Category: Books

Not sure what to get the book worm on your list? Start here

From the library of Farnam Street

All of the 2014 reading lists together in one shareable place. Start here if you’re still searching for the perfect gift for the book lover on your list. (The curious can compare with the 2013 edition.)

Financial Times: Best Books of 2014

The Financial Times published their list of the best books in 2014. If you have a bibliophile on your list, this is the place to start.

Economics

Business

Politics

History

Science

Art

Architecture & Design

Literary Non-Fiction

Fiction

Poetry

Travel

Sport

Food

Crime

Science Fiction

Children’s Fiction

Young Adult Fiction

 


Farnam Street takes over 100 hours each month. If you find it useful, please consider a recurring (or one time) contribution.

Source

The Best Nonfiction Books of 2014

Tyler Cowen is consistently one of my favorite sources of reading material. There hasn’t been a year where I don’t find something new from his recommendations and this year is no exception.

He’s out with his 2014 list of the best nonfiction books. If he had to pick three favorites out of this list he would choose Music at Midnight: The Life and Poetry of George Herbert, On the Run: Fugutive Life in an American City, and Yucatán: Recipes from a Culinary Expedition. (Also revisit his selections from 2013, and 2012.)

I ended up picking up copies of Music at Midnight: The Life and Poetry of George Herbert, Stalin, vol. 1Beethoven: Anguish and Triumph and Philosophy Between the Lines: The Lost History of Esoteric Writing.

The Surprising Books That Billionaires, Chess Prodigies, Performance Coaches, and Bestselling Authors Recommend

books2

One question Tim Ferriss, the author of The Four Hour Workweek, asks people on his podcast is “What book have you gifted most often to others, and why?”

This is one of my favorite parts of the show.

Below are some of the answers from people like Tony Robbins that might catch your attention. Thanks to this list, I just got a lot of my Christmas shopping done.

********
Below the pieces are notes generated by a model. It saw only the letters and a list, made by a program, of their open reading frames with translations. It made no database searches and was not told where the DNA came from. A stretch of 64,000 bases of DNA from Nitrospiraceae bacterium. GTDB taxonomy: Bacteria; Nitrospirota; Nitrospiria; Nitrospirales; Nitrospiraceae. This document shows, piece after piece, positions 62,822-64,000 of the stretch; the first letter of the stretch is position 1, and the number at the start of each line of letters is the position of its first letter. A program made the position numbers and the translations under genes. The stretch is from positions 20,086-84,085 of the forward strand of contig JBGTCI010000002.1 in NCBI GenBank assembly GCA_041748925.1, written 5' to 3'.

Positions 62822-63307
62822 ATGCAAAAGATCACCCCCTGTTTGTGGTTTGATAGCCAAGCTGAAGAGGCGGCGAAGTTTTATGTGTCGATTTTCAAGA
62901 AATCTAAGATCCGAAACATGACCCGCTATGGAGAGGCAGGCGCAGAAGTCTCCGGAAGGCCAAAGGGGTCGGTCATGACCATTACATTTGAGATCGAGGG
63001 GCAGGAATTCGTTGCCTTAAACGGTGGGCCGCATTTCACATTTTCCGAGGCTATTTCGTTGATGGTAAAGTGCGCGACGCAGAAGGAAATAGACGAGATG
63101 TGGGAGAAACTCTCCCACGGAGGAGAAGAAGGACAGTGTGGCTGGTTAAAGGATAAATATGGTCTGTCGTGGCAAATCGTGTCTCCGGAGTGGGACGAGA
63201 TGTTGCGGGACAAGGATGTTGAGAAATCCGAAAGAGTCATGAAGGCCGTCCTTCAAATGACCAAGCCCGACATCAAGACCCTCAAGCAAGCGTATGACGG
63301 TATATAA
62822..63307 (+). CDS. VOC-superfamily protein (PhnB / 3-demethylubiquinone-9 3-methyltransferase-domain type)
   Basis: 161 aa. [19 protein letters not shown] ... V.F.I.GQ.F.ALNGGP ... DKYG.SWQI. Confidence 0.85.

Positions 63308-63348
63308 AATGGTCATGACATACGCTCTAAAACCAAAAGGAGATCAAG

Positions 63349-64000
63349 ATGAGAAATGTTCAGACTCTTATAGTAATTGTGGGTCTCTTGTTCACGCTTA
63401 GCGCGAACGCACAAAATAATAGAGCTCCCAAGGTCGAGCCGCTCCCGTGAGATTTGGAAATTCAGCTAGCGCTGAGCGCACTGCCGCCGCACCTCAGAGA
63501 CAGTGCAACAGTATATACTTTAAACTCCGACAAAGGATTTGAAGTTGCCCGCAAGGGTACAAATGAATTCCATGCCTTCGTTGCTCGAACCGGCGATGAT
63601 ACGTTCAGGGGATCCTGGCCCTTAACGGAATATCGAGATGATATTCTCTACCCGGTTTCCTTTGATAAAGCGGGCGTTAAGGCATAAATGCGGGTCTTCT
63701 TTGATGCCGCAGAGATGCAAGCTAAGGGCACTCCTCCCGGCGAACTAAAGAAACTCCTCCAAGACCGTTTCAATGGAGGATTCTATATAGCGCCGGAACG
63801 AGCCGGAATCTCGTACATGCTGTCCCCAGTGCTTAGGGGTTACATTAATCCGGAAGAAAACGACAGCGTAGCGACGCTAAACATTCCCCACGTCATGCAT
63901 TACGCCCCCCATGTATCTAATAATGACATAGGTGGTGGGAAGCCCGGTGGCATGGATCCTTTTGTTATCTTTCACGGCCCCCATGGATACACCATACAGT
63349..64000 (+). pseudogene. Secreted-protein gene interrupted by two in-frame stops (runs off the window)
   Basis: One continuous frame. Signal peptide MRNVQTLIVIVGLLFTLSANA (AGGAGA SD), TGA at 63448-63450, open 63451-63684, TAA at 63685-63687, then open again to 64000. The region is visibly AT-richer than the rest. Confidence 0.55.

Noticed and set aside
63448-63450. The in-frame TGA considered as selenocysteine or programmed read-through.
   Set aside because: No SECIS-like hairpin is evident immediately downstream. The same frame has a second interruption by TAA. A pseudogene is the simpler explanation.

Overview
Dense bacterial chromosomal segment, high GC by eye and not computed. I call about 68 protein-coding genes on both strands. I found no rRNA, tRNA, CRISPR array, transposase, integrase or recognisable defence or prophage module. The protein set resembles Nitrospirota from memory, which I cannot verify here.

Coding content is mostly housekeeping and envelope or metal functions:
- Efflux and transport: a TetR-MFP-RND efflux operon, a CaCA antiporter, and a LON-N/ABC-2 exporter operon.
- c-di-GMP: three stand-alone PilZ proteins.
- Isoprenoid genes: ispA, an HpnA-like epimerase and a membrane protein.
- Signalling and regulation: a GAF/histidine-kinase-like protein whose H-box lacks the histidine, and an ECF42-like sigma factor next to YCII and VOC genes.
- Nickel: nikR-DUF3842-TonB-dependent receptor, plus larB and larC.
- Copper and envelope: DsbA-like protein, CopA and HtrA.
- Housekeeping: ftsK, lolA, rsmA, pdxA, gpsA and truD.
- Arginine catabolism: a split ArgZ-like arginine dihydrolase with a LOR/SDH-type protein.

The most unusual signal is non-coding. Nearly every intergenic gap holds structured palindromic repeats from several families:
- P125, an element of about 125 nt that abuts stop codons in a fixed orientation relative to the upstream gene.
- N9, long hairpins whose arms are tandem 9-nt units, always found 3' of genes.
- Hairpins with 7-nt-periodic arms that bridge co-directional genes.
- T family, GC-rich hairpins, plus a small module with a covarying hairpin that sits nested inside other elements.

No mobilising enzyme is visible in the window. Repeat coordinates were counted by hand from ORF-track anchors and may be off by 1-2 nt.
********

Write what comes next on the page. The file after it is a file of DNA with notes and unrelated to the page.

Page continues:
Before we get to that though, let’s recap the books that Tim has recommended.

Ok, now it is time for Tim’s podcasts guests to take over. Here are some of the ones that caught my eye. While I’ve read a lot of these, there were some very interesting new finds. I ended up ordering several books.

Kevin Kelly, the founding editor of WIRED magazine, recommends:

Tony Robbins, performance coach to Bill Clinton, Serena Williams, Paul Tudor Jones, Leonardo DiCaprio, Oprah Winfrey, and a bunch of other people you’ve heard of, recommends:

Neil Strauss has written 7 New York Times bestsellers, including The Game: Penetrating the Secret Society of Pickup Artists. He offers:

Ryan Holiday is an author and the media strategist behind authors Tucker Max and Robert Greene. Ryan mentioned Farnam Street in his podcast with Tim and might be the only person I know who consistently reads more than I do. He recommends:

Ramit Sethi is a personal finance advisor and entrepreneur. Sethi is the author of the 2009 book on personal finance, I Will Teach You To Be Rich, a New York Times Bestseller. He recommends:

Not enough? See what Elon Musk, Peter Thiel, and Bill Gates recommend.

***

The book I give away most often is Peter Bevelin’s Seeking Wisdom and Robin Dreeke’s It’s Not All About Me: The Top Ten Techniques for Building Quick Rapport with Anyone.

Books for Schools That Need Them

This might surprise you but I was never a big reader as a kid. In fact, I wouldn’t be caught dead with a book. This lasted all the way to university.